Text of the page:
By the Spring of 1708 the Swedish Army had its first clashes with the Russians, all of which were resounding victories.  Again and again Charles XII dealt blow after blow, causing often horrific casualties among the Russian Army.  To Charles XII frustration, the Russians withstood punch after punch, devastating blow after devastating blow.  However with each battle the Russians stood back up, brushed themselves off, and demanded more. It seemed that no matter how badly the Russians were defeated, they would never surrender. The Swedish advance was being slowed by engagements with the Russians, but worse yet it was part of Czar Peter the Great’s grand strategy to draw the Swedes into Russia.  Peter the Great is credited as being the man who modernized Russia in the 18th century.  However at the time there was still much work to be done in modernizing the military.  He knew that his troops were nowhere near the caliber of professional Swedish soldiers, so he developed a strategy of drawing the Swedes deep within Russia while slowly weakening them, the cut off their reinforcements, and finish them off.  The Russians burned, hid, or transported away anything of value to the Swedes, especially food, clothing, and shelter.  When the winter of 1808/1809 hit, the Swedish Army was forced to halt after a weather event occured called the Great Frost of 1709, where temperatures dropped up to 15 degrees below zero (Fahrenheit). For the average Swedish soldier, there was nothing to do but starve and shiver. During the winter, 12,000 of his men froze to death.  Others died of disease, malnutrition, and exhaustion.  In addition, Peter the Great led a surprise attack against a force 12,000 Swedish reinforcements escorting a convoy of 4,500 supply wagons.  Despite suffering heavy casualties the Russian annihilated the Swedish force at Lesnaya, and Charles XII was left without much needed supplies and reinforcements.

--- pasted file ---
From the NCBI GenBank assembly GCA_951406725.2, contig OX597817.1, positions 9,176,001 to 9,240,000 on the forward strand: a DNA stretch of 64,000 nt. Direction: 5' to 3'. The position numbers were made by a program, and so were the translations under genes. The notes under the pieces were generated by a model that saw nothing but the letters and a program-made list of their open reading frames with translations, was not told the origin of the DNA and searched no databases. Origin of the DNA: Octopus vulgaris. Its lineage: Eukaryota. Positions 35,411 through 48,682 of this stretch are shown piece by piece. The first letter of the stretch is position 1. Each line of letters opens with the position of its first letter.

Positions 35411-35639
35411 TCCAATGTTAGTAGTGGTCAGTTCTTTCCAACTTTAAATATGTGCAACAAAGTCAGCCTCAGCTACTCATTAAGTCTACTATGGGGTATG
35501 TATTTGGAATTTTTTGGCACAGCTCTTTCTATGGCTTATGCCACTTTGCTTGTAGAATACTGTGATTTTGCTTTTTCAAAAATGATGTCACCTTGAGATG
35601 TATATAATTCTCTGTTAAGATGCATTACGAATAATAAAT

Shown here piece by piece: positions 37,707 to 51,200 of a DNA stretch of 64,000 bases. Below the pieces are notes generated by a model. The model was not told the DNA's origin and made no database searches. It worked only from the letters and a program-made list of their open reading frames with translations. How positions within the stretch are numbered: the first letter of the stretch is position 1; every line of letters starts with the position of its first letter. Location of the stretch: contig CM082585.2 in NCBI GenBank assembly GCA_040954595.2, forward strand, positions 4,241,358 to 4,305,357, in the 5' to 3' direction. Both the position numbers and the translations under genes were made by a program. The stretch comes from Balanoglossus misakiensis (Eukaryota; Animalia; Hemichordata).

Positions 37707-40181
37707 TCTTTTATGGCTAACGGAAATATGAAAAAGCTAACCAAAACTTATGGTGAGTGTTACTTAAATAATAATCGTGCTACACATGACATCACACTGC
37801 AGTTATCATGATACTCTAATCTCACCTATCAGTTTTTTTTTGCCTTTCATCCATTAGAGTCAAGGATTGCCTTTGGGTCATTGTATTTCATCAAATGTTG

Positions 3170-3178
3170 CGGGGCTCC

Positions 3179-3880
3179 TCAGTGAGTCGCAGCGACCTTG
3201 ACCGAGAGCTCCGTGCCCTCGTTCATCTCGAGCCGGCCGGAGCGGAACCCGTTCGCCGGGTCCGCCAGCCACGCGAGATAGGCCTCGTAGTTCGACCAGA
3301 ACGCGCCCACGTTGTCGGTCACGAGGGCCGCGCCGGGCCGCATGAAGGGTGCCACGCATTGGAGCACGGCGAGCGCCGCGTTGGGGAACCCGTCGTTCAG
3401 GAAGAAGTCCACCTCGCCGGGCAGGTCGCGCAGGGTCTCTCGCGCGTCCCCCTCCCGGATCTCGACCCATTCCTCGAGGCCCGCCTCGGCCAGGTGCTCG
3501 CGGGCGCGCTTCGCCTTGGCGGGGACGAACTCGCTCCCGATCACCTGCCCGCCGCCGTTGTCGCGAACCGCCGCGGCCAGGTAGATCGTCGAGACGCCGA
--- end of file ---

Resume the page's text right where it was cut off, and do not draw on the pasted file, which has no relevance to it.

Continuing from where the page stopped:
In the summer of 1709 Charles XII decided to invade Ukraine instead of Moscow, in hopes of rebuilding his army and continuing the march into Russia later.  By them his army had been reduced to 16,000 men.  Worse yet, his Cossack allies switched sides and abandoned him.  At Poltava, Ukraine, the Swedes and the Russians met for a final show down.  There, the Russian had built a series of trenches, ramparts, and forts manned by over 50,000 men.  Despite being outnumbered, Charles order a full assault.  At first the Swedes were successful, capturing the first two lines of defenses, but then the Russians counterattacked, driving panic among the Swedish Army and forcing them off the battlefield.  A mere month later, the Russians surrounded and captured the Swedish Army at Perevolochna, forcing them to surrender.  Charles XII managed to escape to the Ottoman Empire.  Of his 40,000 man grand army, only 543 remained.  

Charles XII remained in Turkey for a few years, convincing the Turks to make war on Russia.  The war was short lived before a peace treaty was signed, and he was forced to return home empty handed.  When he arrived back in Sweden, he found that the major powers of Europe had gathered together to pick the carcass of what was his grand empire.  His old enemies, such as Russia and Denmark had declared war and invaded, but so had also new enemies such as Prussia and Great Britain.  Charles XII fought off as many enemies as he could, but was also force to make several concessions.  Charles XII was killed in battle in 1718, and would be the last absolute ruler of Sweden, as the country changed governments to a constitutional monarchy.  The Swedish Empire never recovered from the defeat dealt by the Russians, and over the coming decades was forced to give up much of its territories, such as Finland, to Russia.